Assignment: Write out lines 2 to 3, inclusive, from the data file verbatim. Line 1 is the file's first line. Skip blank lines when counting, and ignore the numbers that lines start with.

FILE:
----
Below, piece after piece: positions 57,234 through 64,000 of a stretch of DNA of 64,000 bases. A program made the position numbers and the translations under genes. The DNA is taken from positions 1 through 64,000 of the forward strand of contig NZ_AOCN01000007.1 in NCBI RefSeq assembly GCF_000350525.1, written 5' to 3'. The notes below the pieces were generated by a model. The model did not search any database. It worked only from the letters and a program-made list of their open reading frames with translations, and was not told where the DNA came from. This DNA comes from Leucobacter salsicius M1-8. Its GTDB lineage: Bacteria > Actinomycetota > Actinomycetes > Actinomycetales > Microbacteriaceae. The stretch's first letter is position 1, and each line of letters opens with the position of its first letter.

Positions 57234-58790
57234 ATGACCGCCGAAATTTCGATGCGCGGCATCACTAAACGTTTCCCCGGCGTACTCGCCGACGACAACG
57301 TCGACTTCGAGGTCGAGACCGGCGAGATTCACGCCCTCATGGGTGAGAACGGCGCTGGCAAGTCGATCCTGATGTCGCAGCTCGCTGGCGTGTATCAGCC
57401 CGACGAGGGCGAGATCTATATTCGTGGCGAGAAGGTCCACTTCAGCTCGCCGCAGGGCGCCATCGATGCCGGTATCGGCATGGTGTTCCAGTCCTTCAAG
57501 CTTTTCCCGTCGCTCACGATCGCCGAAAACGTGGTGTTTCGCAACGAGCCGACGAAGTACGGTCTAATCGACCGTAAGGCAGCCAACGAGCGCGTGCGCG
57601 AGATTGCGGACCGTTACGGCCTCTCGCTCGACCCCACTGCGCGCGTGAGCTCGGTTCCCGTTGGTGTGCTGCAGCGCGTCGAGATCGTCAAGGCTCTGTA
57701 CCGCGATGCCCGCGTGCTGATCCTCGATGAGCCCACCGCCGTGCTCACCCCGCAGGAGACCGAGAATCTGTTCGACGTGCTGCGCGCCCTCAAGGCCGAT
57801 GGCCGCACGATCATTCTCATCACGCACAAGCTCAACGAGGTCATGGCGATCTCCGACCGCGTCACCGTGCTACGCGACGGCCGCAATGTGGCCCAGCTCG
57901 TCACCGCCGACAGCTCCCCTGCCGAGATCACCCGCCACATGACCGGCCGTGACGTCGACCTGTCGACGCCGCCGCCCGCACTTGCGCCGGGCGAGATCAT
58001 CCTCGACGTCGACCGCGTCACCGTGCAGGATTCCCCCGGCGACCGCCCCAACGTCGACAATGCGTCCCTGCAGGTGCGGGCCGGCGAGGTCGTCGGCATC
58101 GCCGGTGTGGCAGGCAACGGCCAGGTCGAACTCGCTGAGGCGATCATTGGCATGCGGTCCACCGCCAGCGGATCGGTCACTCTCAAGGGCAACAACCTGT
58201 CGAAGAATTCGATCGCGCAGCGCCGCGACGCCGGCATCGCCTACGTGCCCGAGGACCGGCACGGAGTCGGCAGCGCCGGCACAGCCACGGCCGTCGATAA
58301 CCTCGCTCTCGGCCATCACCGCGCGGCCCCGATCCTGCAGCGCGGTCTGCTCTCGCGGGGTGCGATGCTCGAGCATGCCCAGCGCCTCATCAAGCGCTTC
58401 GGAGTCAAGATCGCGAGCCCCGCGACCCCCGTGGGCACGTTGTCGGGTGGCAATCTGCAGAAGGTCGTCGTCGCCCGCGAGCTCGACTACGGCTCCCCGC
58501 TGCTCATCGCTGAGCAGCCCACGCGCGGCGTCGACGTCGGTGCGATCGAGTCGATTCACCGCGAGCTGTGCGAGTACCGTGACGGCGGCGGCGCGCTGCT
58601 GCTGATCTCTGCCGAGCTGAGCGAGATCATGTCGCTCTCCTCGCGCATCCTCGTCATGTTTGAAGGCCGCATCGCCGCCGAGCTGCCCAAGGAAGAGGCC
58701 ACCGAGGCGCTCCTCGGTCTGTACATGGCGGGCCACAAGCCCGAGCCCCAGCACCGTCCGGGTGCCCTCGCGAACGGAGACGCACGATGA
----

Positions 57234-58790
57234 ATGACCGCCGAAATTTCGATGCGCGGCATCACTAAACGTTTCCCCGGCGTACTCGCCGACGACAACG